Edited by Percy, : Fix message link.

Edited by Percy, : Fix link to Yockey quote.


This message is a reply to:
 Message 37 by zaius137, posted 10-13-2012 1:44 PM zaius137 has responded

Replies to this message:
 Message 42 by zaius137, posted 10-14-2012 4:28 PM Percy has responded
 Message 45 by NoNukes, posted 10-14-2012 9:52 PM Percy has responded

    
zaius137
Member (Idle past 1663 days)
Posts: 407
Joined: 05-08-2012


Message 42 of 281 (675681)
10-14-2012 4:28 PM
Reply to: Message 41 by Percy
10-14-2012 9:43 AM


don’t blow a gasket
I once had a professor, who had the privilege of teaching a truly brilliant student. I compliment my professor for recognizing this individual and understanding what the student’s gift was all about. My professor said that this student was able to break any complex problem down to its simplest terms and then tackle a seemingly impossible task in steps. This is not a trivial ability, but we lesser individuals can glean an important message from this insight.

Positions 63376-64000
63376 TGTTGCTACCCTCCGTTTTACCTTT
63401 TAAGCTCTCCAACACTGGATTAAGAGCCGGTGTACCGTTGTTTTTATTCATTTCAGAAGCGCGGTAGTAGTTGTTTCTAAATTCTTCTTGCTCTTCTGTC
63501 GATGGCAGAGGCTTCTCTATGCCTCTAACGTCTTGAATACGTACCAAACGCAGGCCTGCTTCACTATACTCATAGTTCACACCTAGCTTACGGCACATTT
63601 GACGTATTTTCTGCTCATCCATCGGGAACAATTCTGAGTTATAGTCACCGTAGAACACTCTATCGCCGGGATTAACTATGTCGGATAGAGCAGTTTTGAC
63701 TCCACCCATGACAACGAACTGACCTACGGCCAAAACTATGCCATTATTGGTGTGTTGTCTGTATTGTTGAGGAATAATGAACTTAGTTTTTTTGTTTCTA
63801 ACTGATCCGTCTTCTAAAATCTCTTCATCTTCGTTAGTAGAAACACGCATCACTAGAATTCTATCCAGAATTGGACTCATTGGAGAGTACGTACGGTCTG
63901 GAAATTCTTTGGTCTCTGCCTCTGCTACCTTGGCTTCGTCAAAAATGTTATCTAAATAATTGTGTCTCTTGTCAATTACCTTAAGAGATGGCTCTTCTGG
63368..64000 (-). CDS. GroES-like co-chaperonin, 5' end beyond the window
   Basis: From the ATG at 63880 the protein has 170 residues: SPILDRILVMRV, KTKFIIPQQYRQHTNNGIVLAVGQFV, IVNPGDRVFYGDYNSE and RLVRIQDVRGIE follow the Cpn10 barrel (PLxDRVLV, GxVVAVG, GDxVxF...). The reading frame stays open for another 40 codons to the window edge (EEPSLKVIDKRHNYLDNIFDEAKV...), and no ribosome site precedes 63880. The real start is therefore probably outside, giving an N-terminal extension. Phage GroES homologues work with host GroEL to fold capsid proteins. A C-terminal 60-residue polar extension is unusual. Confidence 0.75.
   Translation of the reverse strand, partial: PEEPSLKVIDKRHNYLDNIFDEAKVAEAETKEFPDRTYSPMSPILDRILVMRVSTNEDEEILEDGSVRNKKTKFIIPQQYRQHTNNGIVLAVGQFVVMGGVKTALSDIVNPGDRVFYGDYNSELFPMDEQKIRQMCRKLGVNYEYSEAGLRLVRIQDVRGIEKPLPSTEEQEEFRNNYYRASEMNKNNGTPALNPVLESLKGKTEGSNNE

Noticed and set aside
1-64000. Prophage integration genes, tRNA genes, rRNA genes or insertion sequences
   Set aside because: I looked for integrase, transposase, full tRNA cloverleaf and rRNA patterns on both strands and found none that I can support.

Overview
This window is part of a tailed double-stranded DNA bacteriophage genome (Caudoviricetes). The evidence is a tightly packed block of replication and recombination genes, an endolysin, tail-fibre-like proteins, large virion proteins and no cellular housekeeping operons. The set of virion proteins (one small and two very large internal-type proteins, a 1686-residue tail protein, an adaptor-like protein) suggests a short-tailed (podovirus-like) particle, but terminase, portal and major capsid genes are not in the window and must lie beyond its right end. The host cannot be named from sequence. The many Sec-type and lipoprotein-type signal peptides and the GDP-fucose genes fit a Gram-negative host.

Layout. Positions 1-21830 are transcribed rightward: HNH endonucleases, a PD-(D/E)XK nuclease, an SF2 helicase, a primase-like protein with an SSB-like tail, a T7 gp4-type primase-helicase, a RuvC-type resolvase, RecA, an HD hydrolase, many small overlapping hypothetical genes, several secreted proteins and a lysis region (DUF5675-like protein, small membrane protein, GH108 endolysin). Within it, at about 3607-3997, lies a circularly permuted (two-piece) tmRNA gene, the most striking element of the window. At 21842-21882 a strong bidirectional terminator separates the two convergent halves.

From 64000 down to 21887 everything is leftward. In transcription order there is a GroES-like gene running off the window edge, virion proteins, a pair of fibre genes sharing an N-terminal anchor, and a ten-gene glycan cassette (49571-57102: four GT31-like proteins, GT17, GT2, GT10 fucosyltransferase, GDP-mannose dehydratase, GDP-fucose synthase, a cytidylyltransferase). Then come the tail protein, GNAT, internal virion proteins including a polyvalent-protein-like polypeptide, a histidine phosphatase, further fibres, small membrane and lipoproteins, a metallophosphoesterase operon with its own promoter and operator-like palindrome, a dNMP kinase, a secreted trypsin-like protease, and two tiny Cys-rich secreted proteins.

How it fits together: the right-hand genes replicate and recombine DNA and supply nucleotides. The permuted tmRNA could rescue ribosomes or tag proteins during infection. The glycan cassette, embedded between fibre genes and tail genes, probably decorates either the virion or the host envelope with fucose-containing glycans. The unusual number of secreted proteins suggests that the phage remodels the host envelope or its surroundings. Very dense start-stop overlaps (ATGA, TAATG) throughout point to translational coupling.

Never apply more complication to an issue than is absolutely necessary.

quote:
“Truth is ever to be found in the simplicity, and not in the multiplicity and confusion of things.”
― Isaac Newton

In other words don’t blow a gasket.


This message is a reply to:
 Message 41 by Percy, posted 10-14-2012 9:43 AM Percy has responded

Replies to this message:
 Message 43 by Percy, posted 10-14-2012 4:44 PM zaius137 has responded

  
Percy
Member
Posts: 18842
From: New Hampshire
Joined: 12-23-2000
Member Rating: 2.5


(2)
Message 43 of 281 (675684)
10-14-2012 4:44 PM
Reply to: Message 42 by zaius137
10-14-2012 4:28 PM


Re: don’t blow a gasket
Hi Zaius,